Chris Waters: Aiming to follow ‘grandad’ Booth’s example on way to title

Arthur Booth, pictured in 1964
Arthur Booth, pictured in 1964

YORKSHIRE went into their current County Championship match against Sussex at Hove looking for a seventh successive Championship victory.

By my reckoning, it would be the first time they had achieved such a sequence since 1946, when the club won eight Championship games on the trot en route to the title.

Between June 12 and July 22, 1946, Yorkshire embarked on a remarkable run which they have bettered only three times in their 152-year history.

In 1923, they won 13 Championship games on the bounce (actually 14 first-class matches in total) in another title-winning year.

In 1925, they won 12 matches in succession in another title-winning year. And, in 1932, they won nine games on the spin in – yes, you’ve guessed it – another title-winning year.

Yorkshire also won nine first-class games in succession across the seasons of 1869 and 1870 before the Championship was officially constituted in 1890.

It gives you an idea of the company that the present Yorkshire team – odds-on to win yet another Championship – are keeping.

Back to 1946.

The first summer after the Second World War was wet and inhospitable.

Yorkshire were adjusting to life without Hedley Verity, the left-arm spin bowler killed in action, and turned to Arthur Booth, a 43-year-old from Featherstone.

Booth first played for the club in 1931, but he had little opportunity due to Verity’s dominance.

Now, in tandem with off-spinner Ellis Robinson, Booth – nicknamed ‘Grandad’ by Yorkshire captain Brian Sellers – enjoyed an Indian summer.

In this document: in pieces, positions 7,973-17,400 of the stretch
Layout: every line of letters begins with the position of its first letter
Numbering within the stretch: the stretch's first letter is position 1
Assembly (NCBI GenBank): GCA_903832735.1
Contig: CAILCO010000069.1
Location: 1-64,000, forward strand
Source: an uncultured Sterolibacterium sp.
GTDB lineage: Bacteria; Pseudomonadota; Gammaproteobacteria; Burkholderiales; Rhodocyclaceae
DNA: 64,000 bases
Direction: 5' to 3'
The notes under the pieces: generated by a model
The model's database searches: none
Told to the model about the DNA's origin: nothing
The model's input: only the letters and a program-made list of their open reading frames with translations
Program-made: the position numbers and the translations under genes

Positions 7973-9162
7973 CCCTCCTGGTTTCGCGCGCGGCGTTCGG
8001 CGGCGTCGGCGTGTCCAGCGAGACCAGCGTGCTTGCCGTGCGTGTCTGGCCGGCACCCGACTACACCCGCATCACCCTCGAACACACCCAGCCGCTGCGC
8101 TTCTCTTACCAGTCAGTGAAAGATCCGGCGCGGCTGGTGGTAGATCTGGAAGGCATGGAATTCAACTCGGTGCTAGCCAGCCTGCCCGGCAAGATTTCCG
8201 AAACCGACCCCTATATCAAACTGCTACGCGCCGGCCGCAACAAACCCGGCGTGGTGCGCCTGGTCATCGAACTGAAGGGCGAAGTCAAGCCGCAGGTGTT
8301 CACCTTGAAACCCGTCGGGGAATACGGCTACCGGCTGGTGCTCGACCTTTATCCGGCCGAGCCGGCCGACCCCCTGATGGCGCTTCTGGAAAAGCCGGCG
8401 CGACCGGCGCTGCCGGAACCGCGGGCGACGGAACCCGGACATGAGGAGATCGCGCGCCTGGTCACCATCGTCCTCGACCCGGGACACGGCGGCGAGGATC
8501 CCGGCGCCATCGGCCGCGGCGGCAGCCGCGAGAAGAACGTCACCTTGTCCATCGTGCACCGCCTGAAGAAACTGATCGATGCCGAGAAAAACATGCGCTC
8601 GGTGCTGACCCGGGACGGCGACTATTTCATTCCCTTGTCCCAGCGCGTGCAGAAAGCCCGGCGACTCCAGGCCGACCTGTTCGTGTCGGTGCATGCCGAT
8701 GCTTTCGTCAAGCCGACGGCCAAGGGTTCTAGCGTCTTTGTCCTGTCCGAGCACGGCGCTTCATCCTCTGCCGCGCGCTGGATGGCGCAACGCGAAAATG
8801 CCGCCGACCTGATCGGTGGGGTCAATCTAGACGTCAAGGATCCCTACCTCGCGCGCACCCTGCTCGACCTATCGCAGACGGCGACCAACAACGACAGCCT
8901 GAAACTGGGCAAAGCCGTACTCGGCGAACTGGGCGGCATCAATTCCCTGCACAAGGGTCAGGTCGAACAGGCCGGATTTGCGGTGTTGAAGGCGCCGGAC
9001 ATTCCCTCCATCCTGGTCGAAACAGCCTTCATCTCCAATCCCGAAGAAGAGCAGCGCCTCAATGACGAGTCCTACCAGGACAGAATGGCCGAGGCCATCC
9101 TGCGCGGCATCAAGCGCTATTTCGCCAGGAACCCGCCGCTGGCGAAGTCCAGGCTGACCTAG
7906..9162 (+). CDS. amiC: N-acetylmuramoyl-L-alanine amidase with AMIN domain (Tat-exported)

Yorkshire’s eight-game winning sequence began with an innings victory over Warwickshire at Edgbaston, where Booth had match figures of 9-40.

The club went on to defeat Middlesex at Lord’s, Nottinghamshire at Bradford, Glamorgan at Sheffield, Derbyshire at Chesterfield, Surrey at Headingley, Essex at Harrogate and Worcestershire at Headingley before they were held to a draw by Somerset at Taunton.

Booth topped the Yorkshire averages with 84 Championship wickets at 11.90 and also the national ones.

Robinson was leading wicket-taker with 129 at 14.03, while Len Hutton led the batting with 1,112 runs at 50.54.

Going into this week’s game, Andrew Gale’s Yorkshire had won successive matches against Middlesex and Notts at Headingley, Durham at Chester-le-Street, Warwickshire at Edgbaston, and Worcestershire and Durham at Scarborough.

The last time the club won six Championship games on the spin was across seasons 1998 and 1999.

Yorkshire ended 1998 with wins over Glamorgan at Cardiff, Essex at Scarborough, Surrey and Warwickshire at Headingley, and Sussex at Hove.

They won their first match of 1999 against Gloucestershire at Headingley before defeat to Somerset at Taunton.

Yorkshire’s quest for a “magnificent seven” is not the only statistical detail in their sights.

Three wins from their last five games would give Yorkshire more wins (11) than any side have managed since the Championship was split into two divisions.

Heading to Hove, Yorkshire required only 59 points to set a new record for the most points in two-divisional cricket, beating Somerset’s 266 in Division Two in 2007. And they needed only 50 points to beat the previous best First Division total of 257 by Sussex in 2003.